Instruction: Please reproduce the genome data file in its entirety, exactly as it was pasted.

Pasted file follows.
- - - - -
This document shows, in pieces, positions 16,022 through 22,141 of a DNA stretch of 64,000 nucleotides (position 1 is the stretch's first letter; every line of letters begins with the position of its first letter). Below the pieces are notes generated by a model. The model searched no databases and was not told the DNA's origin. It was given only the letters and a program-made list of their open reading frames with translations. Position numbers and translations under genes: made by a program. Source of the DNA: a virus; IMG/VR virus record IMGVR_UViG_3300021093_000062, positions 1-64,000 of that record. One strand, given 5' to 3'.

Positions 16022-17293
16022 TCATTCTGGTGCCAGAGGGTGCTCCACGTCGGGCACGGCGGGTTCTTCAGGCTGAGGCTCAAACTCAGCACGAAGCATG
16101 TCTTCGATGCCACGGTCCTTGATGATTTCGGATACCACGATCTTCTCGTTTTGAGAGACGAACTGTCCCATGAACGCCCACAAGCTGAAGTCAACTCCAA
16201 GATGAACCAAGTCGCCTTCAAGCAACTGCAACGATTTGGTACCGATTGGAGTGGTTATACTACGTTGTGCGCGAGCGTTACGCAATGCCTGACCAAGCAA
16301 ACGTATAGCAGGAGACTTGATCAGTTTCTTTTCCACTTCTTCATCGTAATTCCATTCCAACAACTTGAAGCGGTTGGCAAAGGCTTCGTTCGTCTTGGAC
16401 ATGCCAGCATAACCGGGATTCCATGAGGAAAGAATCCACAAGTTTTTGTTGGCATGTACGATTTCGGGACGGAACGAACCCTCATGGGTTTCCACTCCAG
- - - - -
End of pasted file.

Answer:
This document shows, in pieces, positions 16,022 through 22,141 of a DNA stretch of 64,000 nucleotides (position 1 is the stretch's first letter; every line of letters begins with the position of its first letter). Below the pieces are notes generated by a model. The model searched no databases and was not told the DNA's origin. It was given only the letters and a program-made list of their open reading frames with translations. Position numbers and translations under genes: made by a program. Source of the DNA: a virus; IMG/VR virus record IMGVR_UViG_3300021093_000062, positions 1-64,000 of that record. One strand, given 5' to 3'.

Positions 16022-17293
16022 TCATTCTGGTGCCAGAGGGTGCTCCACGTCGGGCACGGCGGGTTCTTCAGGCTGAGGCTCAAACTCAGCACGAAGCATG
16101 TCTTCGATGCCACGGTCCTTGATGATTTCGGATACCACGATCTTCTCGTTTTGAGAGACGAACTGTCCCATGAACGCCCACAAGCTGAAGTCAACTCCAA
16201 GATGAACCAAGTCGCCTTCAAGCAACTGCAACGATTTGGTACCGATTGGAGTGGTTATACTACGTTGTGCGCGAGCGTTACGCAATGCCTGACCAAGCAA
16301 ACGTATAGCAGGAGACTTGATCAGTTTCTTTTCCACTTCTTCATCGTAATTCCATTCCAACAACTTGAAGCGGTTGGCAAAGGCTTCGTTCGTCTTGGAC
16401 ATGCCAGCATAACCGGGATTCCATGAGGAAAGAATCCACAAGTTTTTGTTGGCATGTACGATTTCGGGACGGAACGAACCCTCATGGGTTTCCACTCCAG